Last night, 48 teachers and supervisors from across the state held a special kind of graduation in Monroe Township, having earned over the last year their certifications to be among the next generation of New Jersey’s school leaders.
They were the latest class to go through the NJ EXCEL, a seven-year-old program run by the state’s principals and supervisors association. Among its goals: help new principals and other top administrators to enter their jobs without the traditional graduate-level studies.
It is also a program that Gov. Chris Christie wants to expand and replicate further, as part of his reform package for improving New Jersey public schools.
Two weeks ago in presenting his education plan, Christie spoke broadly about the need to bring fresh blood into school principal jobs.
“We all know you need strong leadership,” he said. “You need strong, well-trained, well-formed principals to provide the leadership necessary to provide for a well-functioning school.”
The governor went on to propose that more “alternate route programs” be made available to allow for qualified candidates to move into those positions.
“The regulations so stymie some of the most talented people to become principals, because all these requirements that we put in the way that really are nothing but mindless box-checking,” he said. “Let’s allow alternate routes so that great principals have the ability way to get there and lead schools in a cutting-edge way.”
The details of what he has in mind have only started to trickle out, and the proposal at first suggested a revival of New Jersey’s alternate route for principals in the 1980s and 1990s that put leaders on the job while they train, much like the state’s popular alternate route for teachers. That teacher program continues to provide as many as a third of New Jersey’s new teachers each year, officials said.
Yesterday, a department spokesman said the core of the governor’s plan would be to expand and improve on the model offered by NJ EXCEL. “He wants to streamline the process and allow other providers to participate in that program,” said spokesman Alan Guenther.
He said new regulations are being written for presentation to the State Board of Education, without providing much further detail.
An acronym for “Expedited Certification for Education Leadership,” NJ EXCEL has trained about 800 people since it was launched in 2003, providing 12 to 16 months of weekly coursework, study and internships to gain their certifications. The cost is significantly less that graduate studies, too, from $3,000 to $10,000, depending on the track.
The bulk of EXCEL’s grads go on to be principals, but the program also provides a path to certification for other school leadership posts, including superintendent. The only requirement is that the person hold a master’s degree in a field related to education and have at least four years of full-time classroom experience as a teacher or specialist.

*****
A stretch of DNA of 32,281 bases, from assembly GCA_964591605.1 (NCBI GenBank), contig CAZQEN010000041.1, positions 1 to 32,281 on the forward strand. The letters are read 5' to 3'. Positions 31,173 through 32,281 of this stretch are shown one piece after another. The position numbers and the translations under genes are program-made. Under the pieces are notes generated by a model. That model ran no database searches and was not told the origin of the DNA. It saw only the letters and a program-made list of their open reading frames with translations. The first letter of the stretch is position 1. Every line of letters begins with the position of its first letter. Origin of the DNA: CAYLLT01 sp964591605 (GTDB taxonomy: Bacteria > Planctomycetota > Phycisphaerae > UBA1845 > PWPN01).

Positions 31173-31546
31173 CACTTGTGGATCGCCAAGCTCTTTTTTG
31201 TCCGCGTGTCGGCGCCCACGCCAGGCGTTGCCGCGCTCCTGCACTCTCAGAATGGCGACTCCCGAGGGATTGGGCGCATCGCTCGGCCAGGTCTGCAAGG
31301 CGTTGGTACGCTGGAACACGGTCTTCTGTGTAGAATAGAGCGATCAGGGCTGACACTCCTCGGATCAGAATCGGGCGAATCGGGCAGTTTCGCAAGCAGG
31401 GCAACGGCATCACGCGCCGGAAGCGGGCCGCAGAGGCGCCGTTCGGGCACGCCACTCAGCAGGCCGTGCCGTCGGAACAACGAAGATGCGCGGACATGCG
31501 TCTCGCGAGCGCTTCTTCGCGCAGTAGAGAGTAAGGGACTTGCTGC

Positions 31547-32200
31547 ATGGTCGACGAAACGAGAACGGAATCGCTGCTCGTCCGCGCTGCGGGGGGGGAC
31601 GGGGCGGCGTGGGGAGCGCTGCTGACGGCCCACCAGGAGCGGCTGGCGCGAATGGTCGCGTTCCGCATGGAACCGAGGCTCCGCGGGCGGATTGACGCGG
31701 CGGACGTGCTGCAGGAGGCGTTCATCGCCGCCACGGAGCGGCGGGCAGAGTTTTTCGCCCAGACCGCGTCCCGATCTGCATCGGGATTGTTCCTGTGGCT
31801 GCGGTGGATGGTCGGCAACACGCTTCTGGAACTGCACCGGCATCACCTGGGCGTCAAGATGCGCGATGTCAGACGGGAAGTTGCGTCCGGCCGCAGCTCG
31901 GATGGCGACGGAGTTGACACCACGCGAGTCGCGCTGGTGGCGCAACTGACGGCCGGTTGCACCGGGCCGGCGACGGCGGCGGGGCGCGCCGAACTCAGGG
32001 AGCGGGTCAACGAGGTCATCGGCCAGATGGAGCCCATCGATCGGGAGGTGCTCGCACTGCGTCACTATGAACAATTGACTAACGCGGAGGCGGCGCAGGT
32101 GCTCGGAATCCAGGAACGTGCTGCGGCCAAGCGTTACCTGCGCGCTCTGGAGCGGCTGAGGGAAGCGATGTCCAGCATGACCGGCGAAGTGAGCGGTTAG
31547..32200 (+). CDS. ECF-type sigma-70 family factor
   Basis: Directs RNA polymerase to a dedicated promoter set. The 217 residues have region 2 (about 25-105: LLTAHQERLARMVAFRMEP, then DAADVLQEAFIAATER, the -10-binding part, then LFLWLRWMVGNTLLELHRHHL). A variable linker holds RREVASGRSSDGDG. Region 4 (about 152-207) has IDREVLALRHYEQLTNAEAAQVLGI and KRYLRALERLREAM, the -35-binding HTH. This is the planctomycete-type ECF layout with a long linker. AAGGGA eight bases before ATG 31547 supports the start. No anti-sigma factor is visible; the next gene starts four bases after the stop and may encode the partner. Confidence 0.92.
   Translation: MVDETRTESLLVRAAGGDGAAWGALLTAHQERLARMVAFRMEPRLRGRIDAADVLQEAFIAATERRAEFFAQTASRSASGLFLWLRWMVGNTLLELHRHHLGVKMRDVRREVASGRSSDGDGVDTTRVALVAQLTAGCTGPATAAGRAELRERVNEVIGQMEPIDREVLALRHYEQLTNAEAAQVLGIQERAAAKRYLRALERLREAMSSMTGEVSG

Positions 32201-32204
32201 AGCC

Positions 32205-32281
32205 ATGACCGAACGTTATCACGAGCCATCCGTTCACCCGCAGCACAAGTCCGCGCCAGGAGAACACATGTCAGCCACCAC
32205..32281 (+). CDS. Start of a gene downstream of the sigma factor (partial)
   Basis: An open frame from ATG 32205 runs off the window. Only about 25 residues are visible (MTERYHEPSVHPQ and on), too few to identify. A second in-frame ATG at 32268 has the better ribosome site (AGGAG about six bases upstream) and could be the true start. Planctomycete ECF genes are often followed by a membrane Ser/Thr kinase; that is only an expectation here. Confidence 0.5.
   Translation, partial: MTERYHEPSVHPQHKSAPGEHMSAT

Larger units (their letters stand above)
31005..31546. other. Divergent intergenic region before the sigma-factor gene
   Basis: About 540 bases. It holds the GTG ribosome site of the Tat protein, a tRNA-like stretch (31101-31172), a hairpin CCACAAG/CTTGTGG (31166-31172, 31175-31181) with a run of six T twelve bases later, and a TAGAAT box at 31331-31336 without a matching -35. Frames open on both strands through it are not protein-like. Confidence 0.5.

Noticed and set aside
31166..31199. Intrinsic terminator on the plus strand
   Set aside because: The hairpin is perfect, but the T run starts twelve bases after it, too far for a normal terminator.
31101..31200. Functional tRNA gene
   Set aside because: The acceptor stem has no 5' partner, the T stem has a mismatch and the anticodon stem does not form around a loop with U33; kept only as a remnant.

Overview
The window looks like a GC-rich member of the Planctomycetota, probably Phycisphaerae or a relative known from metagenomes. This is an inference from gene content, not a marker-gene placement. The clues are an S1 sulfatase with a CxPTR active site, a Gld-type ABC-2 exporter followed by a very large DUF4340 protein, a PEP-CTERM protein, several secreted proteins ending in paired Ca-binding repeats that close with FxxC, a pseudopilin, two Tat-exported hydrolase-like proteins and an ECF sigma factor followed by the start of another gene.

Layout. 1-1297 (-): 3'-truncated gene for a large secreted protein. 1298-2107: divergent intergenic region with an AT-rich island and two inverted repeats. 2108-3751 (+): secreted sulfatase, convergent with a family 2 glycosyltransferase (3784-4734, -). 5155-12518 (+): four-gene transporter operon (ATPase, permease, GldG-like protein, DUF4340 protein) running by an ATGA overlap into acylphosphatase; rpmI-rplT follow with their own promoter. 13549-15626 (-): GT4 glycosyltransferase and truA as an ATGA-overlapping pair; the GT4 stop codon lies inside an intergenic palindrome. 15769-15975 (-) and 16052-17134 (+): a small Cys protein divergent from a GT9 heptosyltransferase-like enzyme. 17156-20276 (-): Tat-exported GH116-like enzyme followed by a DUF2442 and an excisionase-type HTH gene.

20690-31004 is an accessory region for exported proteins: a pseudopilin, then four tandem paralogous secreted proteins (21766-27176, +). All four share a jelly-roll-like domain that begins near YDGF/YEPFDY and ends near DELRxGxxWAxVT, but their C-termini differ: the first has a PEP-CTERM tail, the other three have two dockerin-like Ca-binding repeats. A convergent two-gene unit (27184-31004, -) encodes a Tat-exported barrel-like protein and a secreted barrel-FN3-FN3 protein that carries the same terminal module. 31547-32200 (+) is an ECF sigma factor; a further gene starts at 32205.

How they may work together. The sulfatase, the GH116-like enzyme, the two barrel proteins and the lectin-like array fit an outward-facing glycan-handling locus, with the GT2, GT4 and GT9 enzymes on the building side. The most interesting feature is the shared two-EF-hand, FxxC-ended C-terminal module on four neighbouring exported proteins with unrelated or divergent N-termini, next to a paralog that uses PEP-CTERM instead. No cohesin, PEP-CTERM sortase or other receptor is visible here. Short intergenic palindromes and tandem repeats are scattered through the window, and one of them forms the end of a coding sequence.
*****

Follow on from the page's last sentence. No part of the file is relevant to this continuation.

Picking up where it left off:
“We very much support the concept of what the governor is trying to do; we see the good of what this program has done,” said Mary Reece, director of the program under the Foundation for Educational Administration, an arm of the state Principals and Supervisors Association.
Reece said the program has yet to discuss the governor’s proposal but said an expansion could come in various forms, including replicating the model to other providers or university settings and also opening it up to a broader range of candidates, including those from business.
“But the quality control is really important,” she said. “We wouldn’t want this popping up all over the place without that quality control.”
National advocates for alternative certification programs said much the same, commending Christie for considering such changes but adding that any preparation for leadership posts comes with unique demands.
“Clearly, to take over a school, you need an awful lot of information,” said Delia Stafford, president of the Haberman Foundation’s National Center for Alternative Teacher Certification Information in Texas. “There is so much to learn before you walk in there.”
While not nearly as prolific as alternative programs for teachers, of which nearly every state has one, alternative tracks for administrators have increased in the last decade, she said. Notable programs exist in New York City and Boston, as well as in her home state of Texas.
“With careful selection of candidates and well-structured programs, there is no reason it couldn’t grow quickly,” Stafford said. “And they should, as there is a clear need.”